King Manuel II was extremely civil about the whole ordeal. After landing at Gibraltar he even ordered the yacht to return to Portugal on the grounds that it was government property and not his own. He would live out the rest of his life in exile in Great Britain. For a kingdom that dated back to 1139, with roots stretching back even further, it seemed an anticlimactic end, more like the result of a bizarre accident than a successful conspiracy. King Manuel II still regarded himself as King of Portugal, as did the other crowned heads of Europe and, indeed, there was plenty of reason to hope for a restoration as the First Portuguese Republic proved to be an incoherent, anticlerical, monument to political incompetence from start to finish. In 1911 and 1912 there were efforts at a royal restoration, showing considerable public support for the monarchy but each were unsuccessful. In 1913 the King married Princess Augusta Victoria von Hohenzollern but the two never had any children.
There were also, unfortunately but not surprisingly, problems which the monarchists created for themselves. Ever since the Liberal Wars of 1828-1834 between the constitutional and absolute monarchists (basically the Portuguese version of the Spanish Carlist Wars) there had been a faction of the Portuguese Royal Family providing a rival claim to the throne in opposition to the victorious constitutional monarchists. At the time of the overthrow of King Manuel II, the absolutist claimant was Miguel, Duke of Braganza and this division doubtless hurt the overall cause of monarchy. It was also all the more pressing given that Manuel II had no heir to continue the constitutionalist line after the death of his uncle in 1920 with no heirs either.
As it was, Manuel II, the last King of Portugal to date, died of suffocation from a throat problem on July 2, 1932 which made the Miguelist heir Duarte Nuno the ‘last man standing’ and basically the only option for carrying the monarchist cause forward. By this time the First Portuguese Republic had fallen apart and a corporatist “New State” was in place led by Prime Minister Antonio Oliveira de Salazar who had begun to stabilize things and slowly bring the country back toward prosperity. A devout Catholic and inclined to monarchist sympathies, he allowed the remains of King Manuel II to come to Portugal for burial with full state honors. The sad occasion gathered huge crowds, showing again how much popular support the monarchy still had in Portugal. Salazar talked of restoring the monarchy and seriously considered it in 1951 but, perhaps because of the legal disputes and lingering rivalries within the monarchist community, ultimately never did so. When his regime was brought down by a military coup in 1974 the revived Portuguese republic has had basically only liberal or leftist governments ever since which, of course, have little time for any talk of monarchy.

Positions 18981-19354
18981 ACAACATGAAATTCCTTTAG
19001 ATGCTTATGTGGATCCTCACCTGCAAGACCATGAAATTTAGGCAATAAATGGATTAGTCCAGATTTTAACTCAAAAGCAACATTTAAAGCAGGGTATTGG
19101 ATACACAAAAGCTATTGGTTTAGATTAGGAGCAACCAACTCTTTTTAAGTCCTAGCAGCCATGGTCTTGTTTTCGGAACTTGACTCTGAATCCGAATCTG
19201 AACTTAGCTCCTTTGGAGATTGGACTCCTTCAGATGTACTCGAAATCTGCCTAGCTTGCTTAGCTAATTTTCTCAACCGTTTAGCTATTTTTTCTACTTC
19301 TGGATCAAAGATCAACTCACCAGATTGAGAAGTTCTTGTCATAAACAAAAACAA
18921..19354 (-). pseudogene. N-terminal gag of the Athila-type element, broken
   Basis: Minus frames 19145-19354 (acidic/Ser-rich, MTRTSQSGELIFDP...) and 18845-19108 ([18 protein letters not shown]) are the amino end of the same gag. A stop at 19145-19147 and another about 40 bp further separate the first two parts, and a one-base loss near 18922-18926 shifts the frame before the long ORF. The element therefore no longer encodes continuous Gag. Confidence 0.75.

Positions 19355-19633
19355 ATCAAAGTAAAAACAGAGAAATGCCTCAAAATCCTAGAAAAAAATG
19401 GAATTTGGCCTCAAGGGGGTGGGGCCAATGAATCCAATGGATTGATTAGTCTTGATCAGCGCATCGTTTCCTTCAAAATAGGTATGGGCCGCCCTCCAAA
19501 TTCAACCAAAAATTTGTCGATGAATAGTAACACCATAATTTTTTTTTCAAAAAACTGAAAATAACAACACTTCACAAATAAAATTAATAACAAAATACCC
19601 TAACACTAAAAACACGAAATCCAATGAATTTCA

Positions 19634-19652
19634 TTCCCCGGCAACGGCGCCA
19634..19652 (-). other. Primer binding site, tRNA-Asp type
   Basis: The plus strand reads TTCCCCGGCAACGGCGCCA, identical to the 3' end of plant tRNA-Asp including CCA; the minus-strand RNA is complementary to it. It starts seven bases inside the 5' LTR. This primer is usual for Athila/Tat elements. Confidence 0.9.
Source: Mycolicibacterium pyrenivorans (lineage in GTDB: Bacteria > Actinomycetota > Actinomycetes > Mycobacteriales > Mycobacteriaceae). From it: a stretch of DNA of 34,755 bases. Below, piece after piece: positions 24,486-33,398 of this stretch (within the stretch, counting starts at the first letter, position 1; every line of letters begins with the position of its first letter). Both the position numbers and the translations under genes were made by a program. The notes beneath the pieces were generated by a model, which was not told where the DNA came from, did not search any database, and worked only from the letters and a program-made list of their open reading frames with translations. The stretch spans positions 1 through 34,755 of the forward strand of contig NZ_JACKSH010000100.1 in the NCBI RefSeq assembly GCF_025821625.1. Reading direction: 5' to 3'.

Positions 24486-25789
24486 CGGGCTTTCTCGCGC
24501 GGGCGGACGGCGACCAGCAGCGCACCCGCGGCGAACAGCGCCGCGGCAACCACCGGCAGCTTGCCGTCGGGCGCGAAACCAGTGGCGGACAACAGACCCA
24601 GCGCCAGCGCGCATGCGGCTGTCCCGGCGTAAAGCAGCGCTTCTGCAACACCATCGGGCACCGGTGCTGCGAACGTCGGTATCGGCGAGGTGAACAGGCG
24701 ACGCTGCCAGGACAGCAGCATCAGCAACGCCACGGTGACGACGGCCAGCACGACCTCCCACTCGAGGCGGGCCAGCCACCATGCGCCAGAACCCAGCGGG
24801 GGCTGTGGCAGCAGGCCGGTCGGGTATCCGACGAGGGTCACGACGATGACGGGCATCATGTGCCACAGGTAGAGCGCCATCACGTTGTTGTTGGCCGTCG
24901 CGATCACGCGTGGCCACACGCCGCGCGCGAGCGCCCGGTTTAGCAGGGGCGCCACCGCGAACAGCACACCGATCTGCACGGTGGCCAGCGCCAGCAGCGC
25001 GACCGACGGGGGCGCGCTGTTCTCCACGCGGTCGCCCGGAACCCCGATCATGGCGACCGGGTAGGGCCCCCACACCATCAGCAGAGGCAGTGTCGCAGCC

Monday, October 16, 2017
Word arrives that Heinrich Himmler, head of the SS, is coming to Doorn to visit the Kaiser. Princess Hermine hopes that such a high profile visit could mean that Hitler is about to offer the Kaiser his throne back. Needless to say, this visit never happened and would have been quite absurd. The Kaiser was visited, before the war, by Air Marshal Hermann Goering and this is mentioned in the film, the Kaiser being less than impressed with the outlandish Nazi. For Himmler to visit the Kaiser, on the other hand, would have been extremely bizarre to say the least. He was a party official after all and, especially after being visited by Goering, to have someone like Himmler come would have been seen as a slight rather than an honor. Himmler was basically a policeman, had been too young for action in World War I and I can only imagine this was put into the story because of the reputation Himmler has today as possibly the most sinister Nazi of all. People today tend to forget that, at the time, Himmler hard made the list of highest-ranking Nazis whereas Hermann Goering was Hitler’s right-hand man, the second most powerful man in the Reich and Hitler’s chosen successor